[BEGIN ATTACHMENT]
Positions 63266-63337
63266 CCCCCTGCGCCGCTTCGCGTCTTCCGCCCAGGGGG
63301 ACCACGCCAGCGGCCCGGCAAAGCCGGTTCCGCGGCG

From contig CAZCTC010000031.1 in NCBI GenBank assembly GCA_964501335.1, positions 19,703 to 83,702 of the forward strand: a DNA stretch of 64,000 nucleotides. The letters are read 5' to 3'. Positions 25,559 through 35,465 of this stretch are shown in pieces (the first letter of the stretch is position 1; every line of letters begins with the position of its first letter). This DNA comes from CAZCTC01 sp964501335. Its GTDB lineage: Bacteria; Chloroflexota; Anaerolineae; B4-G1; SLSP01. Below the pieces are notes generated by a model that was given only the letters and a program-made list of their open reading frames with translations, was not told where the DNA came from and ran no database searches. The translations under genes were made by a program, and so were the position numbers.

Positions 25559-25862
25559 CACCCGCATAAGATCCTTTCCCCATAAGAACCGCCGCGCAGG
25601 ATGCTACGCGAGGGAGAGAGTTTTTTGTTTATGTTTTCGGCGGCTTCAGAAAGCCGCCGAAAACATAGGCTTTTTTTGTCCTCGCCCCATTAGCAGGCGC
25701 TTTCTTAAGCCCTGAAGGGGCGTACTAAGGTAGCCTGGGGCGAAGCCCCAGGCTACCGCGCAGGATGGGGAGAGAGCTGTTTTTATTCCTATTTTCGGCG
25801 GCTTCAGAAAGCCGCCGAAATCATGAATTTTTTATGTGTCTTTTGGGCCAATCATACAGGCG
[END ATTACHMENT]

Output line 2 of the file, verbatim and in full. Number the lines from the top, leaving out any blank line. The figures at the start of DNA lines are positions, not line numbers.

63266 CCCCCTGCGCCGCTTCGCGTCTTCCGCCCAGGGGG